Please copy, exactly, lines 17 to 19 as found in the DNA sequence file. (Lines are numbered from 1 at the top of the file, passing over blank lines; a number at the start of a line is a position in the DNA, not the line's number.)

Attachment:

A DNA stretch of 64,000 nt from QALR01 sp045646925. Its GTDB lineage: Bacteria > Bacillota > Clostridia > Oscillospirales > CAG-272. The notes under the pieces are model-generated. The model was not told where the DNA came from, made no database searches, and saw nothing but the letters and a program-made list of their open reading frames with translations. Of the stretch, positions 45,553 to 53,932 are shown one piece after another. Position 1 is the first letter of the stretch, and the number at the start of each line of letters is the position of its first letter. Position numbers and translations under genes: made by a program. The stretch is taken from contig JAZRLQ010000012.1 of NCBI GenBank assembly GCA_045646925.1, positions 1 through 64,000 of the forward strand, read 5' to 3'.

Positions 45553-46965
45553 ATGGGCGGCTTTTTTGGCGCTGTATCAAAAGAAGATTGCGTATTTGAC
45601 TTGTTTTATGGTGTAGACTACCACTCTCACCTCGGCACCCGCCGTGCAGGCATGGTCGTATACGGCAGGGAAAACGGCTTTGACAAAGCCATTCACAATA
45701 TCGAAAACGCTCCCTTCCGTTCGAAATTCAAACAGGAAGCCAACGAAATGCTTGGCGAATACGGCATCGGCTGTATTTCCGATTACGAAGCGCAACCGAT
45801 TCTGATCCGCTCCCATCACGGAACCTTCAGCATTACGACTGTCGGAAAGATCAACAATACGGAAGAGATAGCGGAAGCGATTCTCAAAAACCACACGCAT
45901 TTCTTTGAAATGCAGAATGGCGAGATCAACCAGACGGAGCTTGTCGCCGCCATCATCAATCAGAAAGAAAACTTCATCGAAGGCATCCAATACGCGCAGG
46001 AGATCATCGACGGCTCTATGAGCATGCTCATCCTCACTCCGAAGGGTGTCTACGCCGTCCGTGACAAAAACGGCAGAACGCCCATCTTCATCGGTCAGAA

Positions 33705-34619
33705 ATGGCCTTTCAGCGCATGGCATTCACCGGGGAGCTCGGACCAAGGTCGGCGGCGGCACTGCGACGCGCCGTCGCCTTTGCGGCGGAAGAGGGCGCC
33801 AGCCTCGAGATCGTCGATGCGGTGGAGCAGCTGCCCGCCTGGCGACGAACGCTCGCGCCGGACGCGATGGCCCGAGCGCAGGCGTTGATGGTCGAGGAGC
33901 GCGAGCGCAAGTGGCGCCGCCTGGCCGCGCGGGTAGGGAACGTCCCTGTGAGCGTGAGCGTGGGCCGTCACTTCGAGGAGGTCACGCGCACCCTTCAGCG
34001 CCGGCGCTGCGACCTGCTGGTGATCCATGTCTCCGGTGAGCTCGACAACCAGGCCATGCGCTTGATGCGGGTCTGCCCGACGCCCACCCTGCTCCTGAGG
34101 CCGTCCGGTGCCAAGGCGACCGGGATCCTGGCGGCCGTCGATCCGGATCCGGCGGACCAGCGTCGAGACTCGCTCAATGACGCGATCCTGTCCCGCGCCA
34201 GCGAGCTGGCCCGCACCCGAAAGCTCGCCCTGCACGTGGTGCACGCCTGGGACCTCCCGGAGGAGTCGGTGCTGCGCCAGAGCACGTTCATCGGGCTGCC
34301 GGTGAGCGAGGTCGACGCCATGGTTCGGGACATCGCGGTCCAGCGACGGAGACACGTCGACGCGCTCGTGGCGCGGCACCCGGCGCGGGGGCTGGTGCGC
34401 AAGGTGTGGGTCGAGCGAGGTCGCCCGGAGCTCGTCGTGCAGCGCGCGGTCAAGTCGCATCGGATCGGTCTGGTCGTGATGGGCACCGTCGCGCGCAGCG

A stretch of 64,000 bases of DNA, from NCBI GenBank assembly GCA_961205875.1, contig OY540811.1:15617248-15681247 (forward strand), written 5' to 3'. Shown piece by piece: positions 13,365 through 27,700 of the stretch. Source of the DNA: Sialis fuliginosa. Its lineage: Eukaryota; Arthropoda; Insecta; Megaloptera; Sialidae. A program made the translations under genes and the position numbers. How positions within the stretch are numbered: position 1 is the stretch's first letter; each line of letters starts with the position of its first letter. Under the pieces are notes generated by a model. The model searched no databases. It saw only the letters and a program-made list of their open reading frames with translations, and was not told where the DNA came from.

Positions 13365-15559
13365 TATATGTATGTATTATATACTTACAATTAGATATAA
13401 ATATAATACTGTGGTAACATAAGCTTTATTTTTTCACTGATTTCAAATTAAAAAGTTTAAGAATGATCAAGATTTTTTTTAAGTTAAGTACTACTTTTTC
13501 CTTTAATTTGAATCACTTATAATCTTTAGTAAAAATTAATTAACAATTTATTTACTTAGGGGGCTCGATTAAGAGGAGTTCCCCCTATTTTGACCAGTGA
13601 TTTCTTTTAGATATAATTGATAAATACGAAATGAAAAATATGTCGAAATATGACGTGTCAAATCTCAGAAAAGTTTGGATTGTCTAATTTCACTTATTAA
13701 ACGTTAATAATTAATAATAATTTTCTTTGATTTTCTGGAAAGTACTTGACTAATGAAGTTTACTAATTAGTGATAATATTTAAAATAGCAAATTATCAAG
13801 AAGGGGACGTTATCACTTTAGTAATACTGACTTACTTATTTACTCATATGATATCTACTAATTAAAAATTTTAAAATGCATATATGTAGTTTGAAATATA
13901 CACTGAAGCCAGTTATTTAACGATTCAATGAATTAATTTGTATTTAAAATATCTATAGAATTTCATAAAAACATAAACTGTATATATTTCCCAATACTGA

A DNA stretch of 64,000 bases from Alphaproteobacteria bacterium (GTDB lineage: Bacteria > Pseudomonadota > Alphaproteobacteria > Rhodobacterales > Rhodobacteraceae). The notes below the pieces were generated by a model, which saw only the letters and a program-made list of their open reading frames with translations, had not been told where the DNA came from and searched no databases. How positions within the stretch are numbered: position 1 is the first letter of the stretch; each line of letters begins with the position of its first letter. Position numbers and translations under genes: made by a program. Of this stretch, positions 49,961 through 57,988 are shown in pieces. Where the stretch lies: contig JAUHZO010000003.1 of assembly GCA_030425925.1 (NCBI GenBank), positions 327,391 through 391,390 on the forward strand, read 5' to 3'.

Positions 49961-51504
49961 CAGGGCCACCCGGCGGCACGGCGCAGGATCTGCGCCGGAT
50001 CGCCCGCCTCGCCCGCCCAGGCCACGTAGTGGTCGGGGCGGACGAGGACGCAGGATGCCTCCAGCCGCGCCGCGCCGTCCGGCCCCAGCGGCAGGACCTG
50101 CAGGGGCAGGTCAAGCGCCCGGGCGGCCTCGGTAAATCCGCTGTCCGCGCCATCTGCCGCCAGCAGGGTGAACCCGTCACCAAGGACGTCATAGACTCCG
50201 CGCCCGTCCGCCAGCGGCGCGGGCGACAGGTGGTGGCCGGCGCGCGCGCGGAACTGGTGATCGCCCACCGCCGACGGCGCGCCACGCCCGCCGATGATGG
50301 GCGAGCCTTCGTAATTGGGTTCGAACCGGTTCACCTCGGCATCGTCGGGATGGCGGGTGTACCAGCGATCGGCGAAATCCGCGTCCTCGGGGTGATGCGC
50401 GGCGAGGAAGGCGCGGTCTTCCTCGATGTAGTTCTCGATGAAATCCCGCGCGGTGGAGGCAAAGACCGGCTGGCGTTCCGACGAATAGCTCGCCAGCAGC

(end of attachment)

34401 AAGGTGTGGGTCGAGCGAGGTCGCCCGGAGCTCGTCGTGCAGCGCGCGGTCAAGTCGCATCGGATCGGTCTGGTCGTGATGGGCACCGTCGCGCGCAGCG

A stretch of 64,000 bases of DNA, from NCBI GenBank assembly GCA_961205875.1, contig OY540811.1:15617248-15681247 (forward strand), written 5' to 3'. Shown piece by piece: positions 13,365 through 27,700 of the stretch. Source of the DNA: Sialis fuliginosa. Its lineage: Eukaryota; Arthropoda; Insecta; Megaloptera; Sialidae. A program made the translations under genes and the position numbers. How positions within the stretch are numbered: position 1 is the stretch's first letter; each line of letters starts with the position of its first letter. Under the pieces are notes generated by a model. The model searched no databases. It saw only the letters and a program-made list of their open reading frames with translations, and was not told where the DNA came from.

Positions 13365-15559